It’s tempting to think that if you’re trying to create a feedback culture, you should just do this all out in the open. The challenge: currently, you don’t have a feedback culture, so no matter how hard you push, the honest feedback will not materialize in a meaningful way. If you don’t make the process anonymous and confidential, people won’t give the feedback that will be most beneficial for the receiver. Sure, in a perfect world, we might all give each other supportive, constructive feedback on an ongoing basis, and we don’t live in that world just yet.

lock

Creating a process that is confidential allows the receiver of the feedback to take a deep breath and see that this is truly for their development. The receiver may choose to share the feedback with colleagues, a boss, or perhaps trusted advisors outside of work, but ultimately, this person should not have to do that. As the coach, I encourage my clients to share themes with a few others so that they have outside accountability and support.

For the feedback givers, it’s important that the feedback be completely anonymous. This allows them to give the feedback in a way that is direct and without fear of consequence. I’ve yet to see someone give feedback that is intentionally hurtful because the process has been anonymous. As you’ll see in our final step, I recommend that receivers choose their evaluators with care, picking people that they respect and who will give them “loving criticism.”

Support the process with coaching

While removing the rose-colored glasses that shade your blindspots is critical for leadership growth and success, no one said it was easy. Most of us have never gotten feedback as direct and clear as you get in a 360. And while we all say we want feedback (“Feedback is a gift!”), it’s much harder to receive than you might expect (it tends to become a gift we’d like to return!).

present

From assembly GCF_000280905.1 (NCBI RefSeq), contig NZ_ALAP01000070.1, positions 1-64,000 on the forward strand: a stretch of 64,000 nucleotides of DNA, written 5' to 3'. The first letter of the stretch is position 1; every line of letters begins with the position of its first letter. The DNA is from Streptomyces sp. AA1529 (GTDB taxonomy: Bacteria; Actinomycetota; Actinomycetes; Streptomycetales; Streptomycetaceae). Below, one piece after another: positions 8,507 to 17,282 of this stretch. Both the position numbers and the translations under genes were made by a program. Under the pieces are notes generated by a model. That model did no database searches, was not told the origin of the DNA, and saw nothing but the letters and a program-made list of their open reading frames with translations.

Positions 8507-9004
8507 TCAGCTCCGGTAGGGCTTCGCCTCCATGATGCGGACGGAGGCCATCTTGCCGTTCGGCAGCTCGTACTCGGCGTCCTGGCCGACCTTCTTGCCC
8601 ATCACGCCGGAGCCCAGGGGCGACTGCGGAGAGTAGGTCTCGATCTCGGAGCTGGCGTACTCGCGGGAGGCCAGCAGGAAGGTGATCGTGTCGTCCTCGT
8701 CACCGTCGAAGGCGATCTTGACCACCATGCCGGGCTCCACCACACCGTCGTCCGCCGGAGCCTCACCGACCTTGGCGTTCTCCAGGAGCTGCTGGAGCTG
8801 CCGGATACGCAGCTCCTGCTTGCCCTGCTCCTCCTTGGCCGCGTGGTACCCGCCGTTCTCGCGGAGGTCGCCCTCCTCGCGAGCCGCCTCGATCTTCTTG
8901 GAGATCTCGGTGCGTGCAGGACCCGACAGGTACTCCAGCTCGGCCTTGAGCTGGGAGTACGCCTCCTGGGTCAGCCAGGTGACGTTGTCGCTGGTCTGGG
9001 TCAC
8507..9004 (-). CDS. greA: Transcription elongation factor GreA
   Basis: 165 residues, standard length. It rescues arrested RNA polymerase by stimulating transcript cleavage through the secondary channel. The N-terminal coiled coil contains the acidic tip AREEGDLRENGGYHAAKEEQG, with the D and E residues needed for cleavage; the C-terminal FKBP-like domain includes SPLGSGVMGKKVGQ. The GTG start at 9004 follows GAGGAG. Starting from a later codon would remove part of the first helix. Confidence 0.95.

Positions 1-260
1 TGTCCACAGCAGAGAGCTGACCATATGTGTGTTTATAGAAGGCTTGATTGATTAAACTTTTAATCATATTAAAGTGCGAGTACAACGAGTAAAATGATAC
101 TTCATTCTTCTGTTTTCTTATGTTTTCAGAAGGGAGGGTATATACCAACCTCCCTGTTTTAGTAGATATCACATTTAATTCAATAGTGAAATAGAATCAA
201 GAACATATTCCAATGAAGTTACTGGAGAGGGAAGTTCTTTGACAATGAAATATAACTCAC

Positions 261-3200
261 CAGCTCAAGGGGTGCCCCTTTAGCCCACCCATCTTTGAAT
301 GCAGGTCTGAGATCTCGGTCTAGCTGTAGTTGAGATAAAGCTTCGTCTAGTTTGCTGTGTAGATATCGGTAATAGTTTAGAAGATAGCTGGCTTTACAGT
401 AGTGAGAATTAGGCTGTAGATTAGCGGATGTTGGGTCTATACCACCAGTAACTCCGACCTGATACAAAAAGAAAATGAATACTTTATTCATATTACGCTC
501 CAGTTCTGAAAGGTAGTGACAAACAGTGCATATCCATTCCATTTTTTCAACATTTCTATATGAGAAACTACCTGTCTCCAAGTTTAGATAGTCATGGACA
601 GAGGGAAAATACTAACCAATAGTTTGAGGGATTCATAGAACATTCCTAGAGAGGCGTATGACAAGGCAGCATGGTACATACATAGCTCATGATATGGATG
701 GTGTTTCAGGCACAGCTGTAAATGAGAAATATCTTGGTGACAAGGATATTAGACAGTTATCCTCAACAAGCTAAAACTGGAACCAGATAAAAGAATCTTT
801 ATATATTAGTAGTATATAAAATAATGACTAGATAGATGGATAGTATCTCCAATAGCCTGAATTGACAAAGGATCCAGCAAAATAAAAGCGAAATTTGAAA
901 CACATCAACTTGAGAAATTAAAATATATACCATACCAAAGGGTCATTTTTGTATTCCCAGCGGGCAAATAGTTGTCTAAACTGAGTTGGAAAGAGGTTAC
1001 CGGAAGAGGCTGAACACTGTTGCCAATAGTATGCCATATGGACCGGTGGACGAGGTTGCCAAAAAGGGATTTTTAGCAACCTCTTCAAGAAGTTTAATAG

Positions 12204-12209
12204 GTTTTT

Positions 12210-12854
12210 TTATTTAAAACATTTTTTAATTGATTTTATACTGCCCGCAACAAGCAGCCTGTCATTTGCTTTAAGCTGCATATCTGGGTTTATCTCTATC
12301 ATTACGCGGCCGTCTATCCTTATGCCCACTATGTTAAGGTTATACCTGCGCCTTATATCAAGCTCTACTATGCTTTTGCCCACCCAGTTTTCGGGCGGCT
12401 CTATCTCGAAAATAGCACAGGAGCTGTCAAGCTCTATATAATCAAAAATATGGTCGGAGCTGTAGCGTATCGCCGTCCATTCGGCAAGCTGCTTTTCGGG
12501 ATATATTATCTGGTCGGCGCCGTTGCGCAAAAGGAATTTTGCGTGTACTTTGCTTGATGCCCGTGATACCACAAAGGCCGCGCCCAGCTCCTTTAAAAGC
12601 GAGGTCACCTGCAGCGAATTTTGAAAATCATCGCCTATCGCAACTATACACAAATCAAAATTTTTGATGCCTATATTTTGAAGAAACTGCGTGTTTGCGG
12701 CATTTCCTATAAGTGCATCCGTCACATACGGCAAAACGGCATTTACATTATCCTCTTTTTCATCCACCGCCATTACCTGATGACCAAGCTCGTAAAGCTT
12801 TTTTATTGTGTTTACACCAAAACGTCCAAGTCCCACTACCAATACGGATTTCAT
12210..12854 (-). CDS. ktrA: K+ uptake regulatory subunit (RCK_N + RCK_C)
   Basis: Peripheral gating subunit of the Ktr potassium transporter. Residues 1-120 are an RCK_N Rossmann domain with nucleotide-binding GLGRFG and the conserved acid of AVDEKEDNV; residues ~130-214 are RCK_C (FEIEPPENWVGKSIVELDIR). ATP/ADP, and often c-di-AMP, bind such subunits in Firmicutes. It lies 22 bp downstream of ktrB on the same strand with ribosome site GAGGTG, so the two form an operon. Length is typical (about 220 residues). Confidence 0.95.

Too often we take the hit-and-run approach to 360s: we hand someone their report and walk (or literally, run) away. This sends 360 recipients spinning. They focus on the wrong areas, get stuck on comments that really aren’t very telling, and little action results.

It’s critical that if you want the 360 process to be meaningful to the receiver and beneficial to the organization, support needs to be available throughout the process. When I engage with a client receiving a 360, our work begins before the 360. We set goals, work together to select raters who will give candid and valuable feedback, and create a stake for how to be with the feedback.  

I’ve found that most of my clients go through a process called SARAH: Shock, Anger, Resistance, Acceptance, and Help. I work with each client to pull out themes in their report (and not get hung up on a single comment), delve into what they’re doing well - not just where they’re not good enough - and figure out a plan to make the most of the feedback.

 

Running a 360 can be a scary process. It’s a lot of work and can be quite time consuming for the organization. But if you are serious about creating a culture of feedback, it’s one of the most effective ways to move the needle.

To learn more about Launch Project’s 360 assessments and leadership coaching, set up a time to chat!